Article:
by Marilyn Achiron
Editor, Directorate for Education
Anger over an oil spill off the coast of California prompted a US senator to call for a day-long national “teach-in” to raise awareness about the environment. More than four decades after the first Earth Day (22 April) was celebrated, in 1970, the day is commemorated around the globe as a time to draw attention to environmental issues and
(re-)commit to protecting the planet’s natural resources.
For this 42nd Earth Day, we wanted to find out how “green” today’s students are and where most of their information about the environment comes from. According to the latest issue of PISA in Focus, students who have high levels of environmental literacy are still the minority; but all students get most of their information about environmental issues at school.
Results from the PISA 2006 survey, which focused on science, indicate that an average of 19% of 15-year-olds across OECD countries perform at the highest level of proficiency in environmental science. This means that they can consistently identify, explain and apply scientific knowledge related to a variety of environmental topics. At the other end of the spectrum, an average of 16% of students perform below the baseline level of proficiency, meaning that they cannot answer questions containing scientific information related to basic environmental phenomena or issues. In four OECD countries, 20% or more of students score below this baseline level.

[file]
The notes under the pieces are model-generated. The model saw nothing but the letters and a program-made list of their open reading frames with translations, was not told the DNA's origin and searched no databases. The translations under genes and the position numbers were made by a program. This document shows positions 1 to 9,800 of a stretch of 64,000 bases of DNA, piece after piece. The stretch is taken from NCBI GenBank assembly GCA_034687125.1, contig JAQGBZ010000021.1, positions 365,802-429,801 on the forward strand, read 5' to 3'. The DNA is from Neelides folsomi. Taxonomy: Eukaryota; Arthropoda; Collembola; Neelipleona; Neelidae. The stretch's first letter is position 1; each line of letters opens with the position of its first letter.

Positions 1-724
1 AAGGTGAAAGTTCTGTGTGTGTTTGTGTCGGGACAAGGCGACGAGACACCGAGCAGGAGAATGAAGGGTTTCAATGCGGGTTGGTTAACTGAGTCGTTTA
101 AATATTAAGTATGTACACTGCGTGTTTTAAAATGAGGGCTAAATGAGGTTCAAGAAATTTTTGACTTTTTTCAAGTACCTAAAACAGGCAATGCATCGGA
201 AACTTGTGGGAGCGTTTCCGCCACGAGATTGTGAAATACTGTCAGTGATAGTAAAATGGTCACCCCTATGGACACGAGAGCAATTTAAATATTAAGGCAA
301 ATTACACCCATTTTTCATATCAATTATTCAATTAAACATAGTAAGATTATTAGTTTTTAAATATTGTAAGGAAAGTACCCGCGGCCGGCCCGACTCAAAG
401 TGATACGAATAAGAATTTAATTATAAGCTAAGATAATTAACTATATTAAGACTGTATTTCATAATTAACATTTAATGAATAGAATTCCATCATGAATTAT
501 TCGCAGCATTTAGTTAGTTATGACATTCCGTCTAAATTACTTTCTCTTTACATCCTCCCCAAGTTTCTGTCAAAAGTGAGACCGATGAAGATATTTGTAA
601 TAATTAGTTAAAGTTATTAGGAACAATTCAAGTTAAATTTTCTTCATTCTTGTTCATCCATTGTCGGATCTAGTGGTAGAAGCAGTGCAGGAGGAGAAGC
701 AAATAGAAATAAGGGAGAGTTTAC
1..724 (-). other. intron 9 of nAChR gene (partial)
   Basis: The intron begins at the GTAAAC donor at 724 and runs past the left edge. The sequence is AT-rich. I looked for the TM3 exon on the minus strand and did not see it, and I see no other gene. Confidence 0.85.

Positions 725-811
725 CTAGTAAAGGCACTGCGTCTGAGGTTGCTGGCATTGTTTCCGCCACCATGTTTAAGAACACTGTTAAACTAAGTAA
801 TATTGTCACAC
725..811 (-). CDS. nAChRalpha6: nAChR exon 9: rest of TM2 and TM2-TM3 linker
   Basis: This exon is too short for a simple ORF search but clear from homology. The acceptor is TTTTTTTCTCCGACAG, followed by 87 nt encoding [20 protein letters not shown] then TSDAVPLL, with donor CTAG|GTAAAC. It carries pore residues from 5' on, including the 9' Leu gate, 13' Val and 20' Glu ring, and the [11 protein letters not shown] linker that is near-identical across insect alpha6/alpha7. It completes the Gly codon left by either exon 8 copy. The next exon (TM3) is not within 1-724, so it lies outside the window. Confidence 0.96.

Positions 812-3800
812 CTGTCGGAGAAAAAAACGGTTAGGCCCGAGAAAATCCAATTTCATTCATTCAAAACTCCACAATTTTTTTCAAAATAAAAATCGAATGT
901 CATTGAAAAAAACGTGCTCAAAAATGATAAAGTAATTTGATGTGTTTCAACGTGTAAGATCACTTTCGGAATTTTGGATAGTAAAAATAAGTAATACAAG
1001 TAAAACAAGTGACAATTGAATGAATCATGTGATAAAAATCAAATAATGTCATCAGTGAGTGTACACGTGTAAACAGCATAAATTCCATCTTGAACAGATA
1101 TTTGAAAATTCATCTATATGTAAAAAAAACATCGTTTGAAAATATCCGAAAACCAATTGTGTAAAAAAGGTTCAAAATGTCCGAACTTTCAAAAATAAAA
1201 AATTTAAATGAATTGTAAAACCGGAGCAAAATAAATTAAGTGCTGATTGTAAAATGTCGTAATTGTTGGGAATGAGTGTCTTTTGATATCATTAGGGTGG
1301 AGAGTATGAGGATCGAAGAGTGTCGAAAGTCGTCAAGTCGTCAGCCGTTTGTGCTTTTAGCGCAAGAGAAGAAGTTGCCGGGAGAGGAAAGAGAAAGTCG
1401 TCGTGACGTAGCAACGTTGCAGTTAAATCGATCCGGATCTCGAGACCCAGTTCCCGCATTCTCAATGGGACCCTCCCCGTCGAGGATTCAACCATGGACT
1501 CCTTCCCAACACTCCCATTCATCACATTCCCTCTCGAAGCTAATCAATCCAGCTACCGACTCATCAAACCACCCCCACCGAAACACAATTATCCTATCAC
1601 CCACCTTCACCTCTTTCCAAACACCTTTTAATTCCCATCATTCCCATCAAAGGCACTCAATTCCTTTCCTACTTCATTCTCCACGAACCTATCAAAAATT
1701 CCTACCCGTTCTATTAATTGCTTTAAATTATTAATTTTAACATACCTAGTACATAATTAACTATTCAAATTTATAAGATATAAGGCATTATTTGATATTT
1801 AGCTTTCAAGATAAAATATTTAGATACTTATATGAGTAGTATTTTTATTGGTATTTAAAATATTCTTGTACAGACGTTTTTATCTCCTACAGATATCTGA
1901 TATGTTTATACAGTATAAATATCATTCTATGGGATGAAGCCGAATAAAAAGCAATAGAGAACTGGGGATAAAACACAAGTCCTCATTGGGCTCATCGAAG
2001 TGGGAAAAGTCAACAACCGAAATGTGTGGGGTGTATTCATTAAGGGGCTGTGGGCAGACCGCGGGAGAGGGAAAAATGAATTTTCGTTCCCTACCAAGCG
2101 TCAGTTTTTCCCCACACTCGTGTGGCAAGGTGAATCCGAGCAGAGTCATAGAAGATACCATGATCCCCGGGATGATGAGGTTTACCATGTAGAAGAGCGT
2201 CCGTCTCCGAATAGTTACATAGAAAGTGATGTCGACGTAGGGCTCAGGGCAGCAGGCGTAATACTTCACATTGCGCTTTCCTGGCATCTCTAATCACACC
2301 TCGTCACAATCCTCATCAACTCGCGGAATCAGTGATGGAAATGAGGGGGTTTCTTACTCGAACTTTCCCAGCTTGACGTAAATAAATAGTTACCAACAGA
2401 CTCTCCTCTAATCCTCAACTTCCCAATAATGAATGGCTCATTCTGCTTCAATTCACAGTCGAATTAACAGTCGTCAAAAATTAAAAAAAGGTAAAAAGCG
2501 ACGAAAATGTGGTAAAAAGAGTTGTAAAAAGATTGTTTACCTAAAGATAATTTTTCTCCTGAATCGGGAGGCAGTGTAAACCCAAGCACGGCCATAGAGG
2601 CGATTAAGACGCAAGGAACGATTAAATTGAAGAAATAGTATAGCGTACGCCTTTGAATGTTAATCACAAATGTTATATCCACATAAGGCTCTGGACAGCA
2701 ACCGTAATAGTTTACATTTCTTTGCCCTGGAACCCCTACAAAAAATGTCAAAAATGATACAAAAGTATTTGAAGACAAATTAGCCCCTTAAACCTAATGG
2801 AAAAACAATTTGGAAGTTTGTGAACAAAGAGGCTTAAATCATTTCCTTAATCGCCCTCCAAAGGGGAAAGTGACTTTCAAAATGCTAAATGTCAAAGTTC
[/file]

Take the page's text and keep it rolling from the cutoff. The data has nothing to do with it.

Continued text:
While PISA results indicate that schools are students’ main source of information about such crucial environmental issues as air pollution, energy, the extinction of plants and animals, deforestation, water shortages and nuclear waste, they also show that the vast majority of schools do not offer stand-alone courses in the environment. Most students acquire their knowledge about environmental science through related subjects, such as natural science or geography.
But PISA finds that, when the subject is the environment, teaching and learning methods are often innovative. For example, 77% of students in OECD countries, on average, attend schools that offer outdoor classes on the environment, 75% are in schools that organise trips to museums, and 67% are in schools that conduct visits to science centres. And better-performing students also use the media and the Internet to broaden and deepen their knowledge about the environment.
When “teach-in”s inspire teach-ourselves, we can say that some progress has, indeed, been made. Given the urgent – and informed – action needed to address climate change and biodiversity loss, not to mention the considerable estimated savings to the global economy that come from adopting low-carbon energy systems and from improving people’s health by ensuring that they have access to clean air and water, the greening of our students couldn’t happen soon enough.